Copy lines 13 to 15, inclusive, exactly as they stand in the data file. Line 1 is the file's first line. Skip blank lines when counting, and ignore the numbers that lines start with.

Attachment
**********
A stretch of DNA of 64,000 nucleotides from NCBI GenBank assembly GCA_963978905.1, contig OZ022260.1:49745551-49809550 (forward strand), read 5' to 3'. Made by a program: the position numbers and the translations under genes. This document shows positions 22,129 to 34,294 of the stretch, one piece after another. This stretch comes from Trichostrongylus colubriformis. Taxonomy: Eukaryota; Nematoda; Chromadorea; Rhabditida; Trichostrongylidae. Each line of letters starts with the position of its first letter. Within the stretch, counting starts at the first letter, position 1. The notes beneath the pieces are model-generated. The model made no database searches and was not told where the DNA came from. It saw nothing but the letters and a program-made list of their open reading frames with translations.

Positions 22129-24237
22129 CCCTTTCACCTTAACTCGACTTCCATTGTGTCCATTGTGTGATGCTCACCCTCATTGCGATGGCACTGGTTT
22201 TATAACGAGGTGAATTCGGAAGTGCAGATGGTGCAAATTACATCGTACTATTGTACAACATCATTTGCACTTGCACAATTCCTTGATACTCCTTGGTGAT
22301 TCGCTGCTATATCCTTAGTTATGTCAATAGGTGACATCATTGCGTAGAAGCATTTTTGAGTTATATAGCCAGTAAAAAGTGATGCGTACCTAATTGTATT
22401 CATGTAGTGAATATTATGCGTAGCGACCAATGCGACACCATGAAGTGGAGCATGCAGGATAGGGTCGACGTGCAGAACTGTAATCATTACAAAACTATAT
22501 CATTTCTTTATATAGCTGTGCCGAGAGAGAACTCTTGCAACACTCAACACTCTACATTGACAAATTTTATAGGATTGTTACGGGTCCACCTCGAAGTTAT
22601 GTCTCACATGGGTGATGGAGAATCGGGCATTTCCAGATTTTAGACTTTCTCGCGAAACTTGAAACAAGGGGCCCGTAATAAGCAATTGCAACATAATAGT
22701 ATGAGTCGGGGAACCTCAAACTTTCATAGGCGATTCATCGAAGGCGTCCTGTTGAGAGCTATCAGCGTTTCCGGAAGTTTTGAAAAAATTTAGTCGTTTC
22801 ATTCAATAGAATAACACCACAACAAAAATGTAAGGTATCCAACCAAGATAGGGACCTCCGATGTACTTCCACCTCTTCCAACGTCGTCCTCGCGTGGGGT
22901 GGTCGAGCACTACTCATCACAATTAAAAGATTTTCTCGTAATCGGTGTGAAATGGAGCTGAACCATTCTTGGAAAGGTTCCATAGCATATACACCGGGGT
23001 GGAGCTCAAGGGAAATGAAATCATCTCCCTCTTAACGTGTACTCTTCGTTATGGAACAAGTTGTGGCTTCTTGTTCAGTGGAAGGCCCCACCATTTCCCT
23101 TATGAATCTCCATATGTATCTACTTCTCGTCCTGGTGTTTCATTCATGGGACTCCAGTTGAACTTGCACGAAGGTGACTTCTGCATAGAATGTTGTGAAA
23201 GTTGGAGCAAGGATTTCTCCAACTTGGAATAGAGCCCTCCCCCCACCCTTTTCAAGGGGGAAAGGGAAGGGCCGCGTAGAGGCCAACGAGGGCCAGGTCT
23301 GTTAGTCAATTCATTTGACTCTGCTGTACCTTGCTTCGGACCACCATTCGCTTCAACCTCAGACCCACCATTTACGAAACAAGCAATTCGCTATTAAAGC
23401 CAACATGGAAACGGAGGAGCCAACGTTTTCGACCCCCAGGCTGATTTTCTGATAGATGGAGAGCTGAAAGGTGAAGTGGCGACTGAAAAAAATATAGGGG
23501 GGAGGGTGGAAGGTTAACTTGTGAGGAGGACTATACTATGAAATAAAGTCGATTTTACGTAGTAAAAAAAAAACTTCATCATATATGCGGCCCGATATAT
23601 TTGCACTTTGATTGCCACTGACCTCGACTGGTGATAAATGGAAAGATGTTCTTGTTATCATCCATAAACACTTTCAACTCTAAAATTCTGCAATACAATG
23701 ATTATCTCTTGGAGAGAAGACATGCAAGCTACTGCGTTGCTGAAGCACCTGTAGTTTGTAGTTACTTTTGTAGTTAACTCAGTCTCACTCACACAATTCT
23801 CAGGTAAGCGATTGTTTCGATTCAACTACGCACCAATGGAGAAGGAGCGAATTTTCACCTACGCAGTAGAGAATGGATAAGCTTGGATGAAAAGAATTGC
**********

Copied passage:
23101 TATGAATCTCCATATGTATCTACTTCTCGTCCTGGTGTTTCATTCATGGGACTCCAGTTGAACTTGCACGAAGGTGACTTCTGCATAGAATGTTGTGAAA
23201 GTTGGAGCAAGGATTTCTCCAACTTGGAATAGAGCCCTCCCCCCACCCTTTTCAAGGGGGAAAGGGAAGGGCCGCGTAGAGGCCAACGAGGGCCAGGTCT
23301 GTTAGTCAATTCATTTGACTCTGCTGTACCTTGCTTCGGACCACCATTCGCTTCAACCTCAGACCCACCATTTACGAAACAAGCAATTCGCTATTAAAGC